Bears give ground game to Montgomery
Chicago eagerly awaiting former Iowa State running back’s professional debut
BOURBONNAIS, Ill. — Chicago Bears quarterback Mitchell Trubisky has priorities when it comes to preseason games.
One thing Trubisky is hoping to see from the Bears’ offense when they open the preseason Thursday at home against the Carolina Panthers is the running game.
“I’m really excited to watch David Montgomery to continue to run the ball live,” Trubisky said.
The Bears traded running back Jordan Howard to Philadelphia in the offseason and drafted Montgomery in the third round to lead a revamped running game. They haven’t had much chance in practice to see Montgomery play to his strengths of breaking tackles and making tacklers miss, although he did break four tackles on one run last week.
They’ll have the first real chance to see how he fits in coach Matt Nagy’s attack against the Panthers.
The running game is just one of two questions about the offense the Bears hope to answer against Carolina, but every indication so far is that Montgomery can handle stepping into a versatile role as a runner, pass receiver and pass blocker.
“Nothing is going to change from what we saw on tape at Iowa State,” Nagy said. “He has some of the best vision that I’ve seen in a long time. He feels where the defenders are before they show up.
“Now, the defenders in this league are a little bit bigger, they’re a little bit faster and they hit a little bit harder, and the one thing he did in his career was he protected that football. And that’s what he’s going to have to continue to focus on. I know that he’ll do that.”
Montgomery has seemed at ease catching passes, but running pass routes in a complex offense requires time to master.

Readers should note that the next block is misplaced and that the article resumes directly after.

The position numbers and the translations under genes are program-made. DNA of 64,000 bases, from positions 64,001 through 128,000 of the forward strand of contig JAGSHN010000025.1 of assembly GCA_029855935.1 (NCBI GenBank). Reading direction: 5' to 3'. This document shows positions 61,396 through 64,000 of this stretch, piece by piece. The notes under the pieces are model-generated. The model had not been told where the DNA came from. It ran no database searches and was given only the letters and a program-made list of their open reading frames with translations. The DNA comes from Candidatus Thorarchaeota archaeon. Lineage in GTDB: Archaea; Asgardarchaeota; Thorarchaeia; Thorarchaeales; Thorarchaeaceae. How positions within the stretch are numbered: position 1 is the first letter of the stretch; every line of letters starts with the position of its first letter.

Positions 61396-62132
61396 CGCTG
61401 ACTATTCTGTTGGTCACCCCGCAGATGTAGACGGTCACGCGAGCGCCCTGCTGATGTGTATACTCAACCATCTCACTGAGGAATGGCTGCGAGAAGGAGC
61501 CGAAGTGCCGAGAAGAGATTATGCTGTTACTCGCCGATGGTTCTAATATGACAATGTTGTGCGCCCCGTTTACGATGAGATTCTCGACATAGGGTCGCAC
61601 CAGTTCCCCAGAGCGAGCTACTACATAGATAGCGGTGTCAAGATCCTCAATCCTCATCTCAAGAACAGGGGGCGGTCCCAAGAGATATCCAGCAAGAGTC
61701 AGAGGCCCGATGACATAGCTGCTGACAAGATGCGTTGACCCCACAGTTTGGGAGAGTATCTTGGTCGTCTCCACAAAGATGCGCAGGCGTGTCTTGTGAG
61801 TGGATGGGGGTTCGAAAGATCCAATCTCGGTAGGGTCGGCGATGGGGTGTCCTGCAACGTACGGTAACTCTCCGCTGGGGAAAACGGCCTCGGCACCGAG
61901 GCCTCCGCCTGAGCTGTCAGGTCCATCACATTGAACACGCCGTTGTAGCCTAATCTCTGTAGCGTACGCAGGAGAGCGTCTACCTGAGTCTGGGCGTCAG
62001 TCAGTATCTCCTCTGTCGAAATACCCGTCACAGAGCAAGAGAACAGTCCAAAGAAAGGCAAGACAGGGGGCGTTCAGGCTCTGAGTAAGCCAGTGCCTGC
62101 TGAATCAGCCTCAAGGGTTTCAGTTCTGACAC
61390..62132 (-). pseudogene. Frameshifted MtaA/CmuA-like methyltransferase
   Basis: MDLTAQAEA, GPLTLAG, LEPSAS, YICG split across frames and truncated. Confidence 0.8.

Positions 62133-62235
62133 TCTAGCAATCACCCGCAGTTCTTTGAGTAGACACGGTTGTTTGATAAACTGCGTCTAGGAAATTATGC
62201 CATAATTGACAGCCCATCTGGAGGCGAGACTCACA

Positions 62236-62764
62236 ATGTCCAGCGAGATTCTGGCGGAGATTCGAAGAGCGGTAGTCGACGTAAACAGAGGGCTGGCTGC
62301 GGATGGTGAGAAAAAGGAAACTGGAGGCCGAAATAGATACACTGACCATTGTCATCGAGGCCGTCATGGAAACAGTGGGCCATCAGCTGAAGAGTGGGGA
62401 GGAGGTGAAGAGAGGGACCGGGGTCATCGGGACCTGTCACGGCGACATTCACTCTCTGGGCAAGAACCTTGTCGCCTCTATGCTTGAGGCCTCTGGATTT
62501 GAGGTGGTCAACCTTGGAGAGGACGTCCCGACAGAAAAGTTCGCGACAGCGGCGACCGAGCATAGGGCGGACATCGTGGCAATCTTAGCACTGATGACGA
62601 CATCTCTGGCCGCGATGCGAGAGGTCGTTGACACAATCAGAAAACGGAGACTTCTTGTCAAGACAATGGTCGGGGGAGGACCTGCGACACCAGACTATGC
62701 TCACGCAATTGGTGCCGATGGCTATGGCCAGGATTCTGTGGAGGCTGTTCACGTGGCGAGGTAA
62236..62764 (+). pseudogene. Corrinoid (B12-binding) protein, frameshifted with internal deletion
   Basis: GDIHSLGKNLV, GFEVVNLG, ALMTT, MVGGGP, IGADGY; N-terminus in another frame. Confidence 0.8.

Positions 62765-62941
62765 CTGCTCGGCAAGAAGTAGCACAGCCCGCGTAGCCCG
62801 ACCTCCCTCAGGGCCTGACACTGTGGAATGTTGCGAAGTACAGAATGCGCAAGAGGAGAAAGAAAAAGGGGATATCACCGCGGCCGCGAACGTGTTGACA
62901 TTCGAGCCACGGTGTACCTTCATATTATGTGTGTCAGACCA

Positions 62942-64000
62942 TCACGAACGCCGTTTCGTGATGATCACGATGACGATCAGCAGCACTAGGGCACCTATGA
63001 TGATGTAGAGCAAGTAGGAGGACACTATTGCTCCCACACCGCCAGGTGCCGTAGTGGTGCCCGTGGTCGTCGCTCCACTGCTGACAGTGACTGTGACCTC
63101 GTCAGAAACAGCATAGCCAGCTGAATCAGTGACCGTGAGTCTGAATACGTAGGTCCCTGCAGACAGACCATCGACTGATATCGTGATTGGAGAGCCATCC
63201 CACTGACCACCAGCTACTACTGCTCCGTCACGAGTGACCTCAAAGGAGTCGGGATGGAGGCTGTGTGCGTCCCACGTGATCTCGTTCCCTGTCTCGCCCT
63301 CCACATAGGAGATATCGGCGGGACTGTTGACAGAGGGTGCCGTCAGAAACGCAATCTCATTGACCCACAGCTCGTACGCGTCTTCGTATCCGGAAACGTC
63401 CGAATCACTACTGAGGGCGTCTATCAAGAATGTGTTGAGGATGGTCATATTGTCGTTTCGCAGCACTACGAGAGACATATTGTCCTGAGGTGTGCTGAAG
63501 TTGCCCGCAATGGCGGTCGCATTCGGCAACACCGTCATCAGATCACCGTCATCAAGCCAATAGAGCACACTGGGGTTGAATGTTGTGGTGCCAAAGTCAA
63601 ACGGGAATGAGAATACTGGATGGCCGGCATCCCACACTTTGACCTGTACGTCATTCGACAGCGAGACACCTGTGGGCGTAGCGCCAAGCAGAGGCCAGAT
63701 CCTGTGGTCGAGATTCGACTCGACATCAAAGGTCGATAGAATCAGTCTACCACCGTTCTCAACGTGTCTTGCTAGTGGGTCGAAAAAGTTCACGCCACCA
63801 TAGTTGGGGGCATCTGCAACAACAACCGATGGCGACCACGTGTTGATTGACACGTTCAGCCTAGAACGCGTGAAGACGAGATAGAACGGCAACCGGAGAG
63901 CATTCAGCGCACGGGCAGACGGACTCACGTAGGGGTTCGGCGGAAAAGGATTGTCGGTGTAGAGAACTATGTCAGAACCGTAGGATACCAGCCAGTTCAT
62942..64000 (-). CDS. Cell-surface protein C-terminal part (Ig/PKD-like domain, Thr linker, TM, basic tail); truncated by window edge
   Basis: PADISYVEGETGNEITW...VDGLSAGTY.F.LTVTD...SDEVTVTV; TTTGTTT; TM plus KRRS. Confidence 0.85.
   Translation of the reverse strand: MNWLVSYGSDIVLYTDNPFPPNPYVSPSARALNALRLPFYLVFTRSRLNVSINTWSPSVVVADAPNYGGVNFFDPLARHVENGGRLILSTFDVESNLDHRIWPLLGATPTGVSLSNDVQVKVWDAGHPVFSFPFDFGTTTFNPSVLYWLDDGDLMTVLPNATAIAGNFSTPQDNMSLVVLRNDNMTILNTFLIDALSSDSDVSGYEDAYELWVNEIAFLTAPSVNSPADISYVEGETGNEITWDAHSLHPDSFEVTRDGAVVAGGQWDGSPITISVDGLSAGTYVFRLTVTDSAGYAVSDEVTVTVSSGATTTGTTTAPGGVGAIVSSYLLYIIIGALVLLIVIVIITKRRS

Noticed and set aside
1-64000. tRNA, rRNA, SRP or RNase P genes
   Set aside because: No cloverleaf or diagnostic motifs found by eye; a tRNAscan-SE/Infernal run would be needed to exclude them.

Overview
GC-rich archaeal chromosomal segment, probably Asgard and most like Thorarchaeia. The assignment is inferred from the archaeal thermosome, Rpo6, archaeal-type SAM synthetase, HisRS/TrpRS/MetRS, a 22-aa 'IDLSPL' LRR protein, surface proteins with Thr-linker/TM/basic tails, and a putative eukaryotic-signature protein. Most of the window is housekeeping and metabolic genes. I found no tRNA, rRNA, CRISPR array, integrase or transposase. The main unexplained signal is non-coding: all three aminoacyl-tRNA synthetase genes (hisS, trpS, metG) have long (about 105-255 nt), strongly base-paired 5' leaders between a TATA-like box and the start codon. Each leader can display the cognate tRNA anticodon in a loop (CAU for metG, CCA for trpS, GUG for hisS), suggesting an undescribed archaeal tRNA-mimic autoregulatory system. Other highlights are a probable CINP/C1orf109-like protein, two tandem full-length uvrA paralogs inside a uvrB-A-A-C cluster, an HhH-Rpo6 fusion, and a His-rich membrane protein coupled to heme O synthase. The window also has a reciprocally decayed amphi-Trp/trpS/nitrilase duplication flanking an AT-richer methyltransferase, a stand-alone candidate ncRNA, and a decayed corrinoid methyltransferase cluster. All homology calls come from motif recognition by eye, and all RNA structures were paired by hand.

“It’s definitely something new to me as far as coming from college and not running a lot of routes,” Montgomery said. “But I’m definitely capable of getting better and running better routes.”
Bears running backs coach Charles London is seeing similar positive results in Montgomery’s blocking technique.
“Pass pro is usually something in college that guys aren’t asked to do a lot,” London said. “He’s understanding how we want to attack guys and how the best way to pass protect is. So we’re happy with him there.”
Montgomery hasn’t found Nagy’s thick playbook too complicated to handle.
“It’s a great playbook for any guy who wants to come out here and work hard and try to run the ball and try to do what (Nagy) asks for,” Montgomery said.
The Bears have one other key concern now besides their running game.
The health of their top two tight ends is in question. First Adam Shaheen missed a series of practices because of back stiffness. After Shaheen returned, starter Trey Burton missed the last three practices following what Nagy labeled “sluggish” earlier practices.
Burton had offseason sports hernia surgery and has started slowly before going to the sideline.
“It’s not a setback,” Nagy said Monday. “It’s more of, for us, I’m trying to protect him a little bit. I need him and we need him 100% for Week 1.”
Nagy said he has no timetable for Burton’s return, but it shouldn’t be surprising Burton is still not ready to go 100%.
“He didn’t do a lot, with the surgery and everything for five months,” Nagy said. “It’s hard to come back and just be thrusted in and try to look like yourself.
“We’re trying to slowly do it. We’ll pick it up. We’ll start getting him more reps as we go here. But I’m protecting him right now.”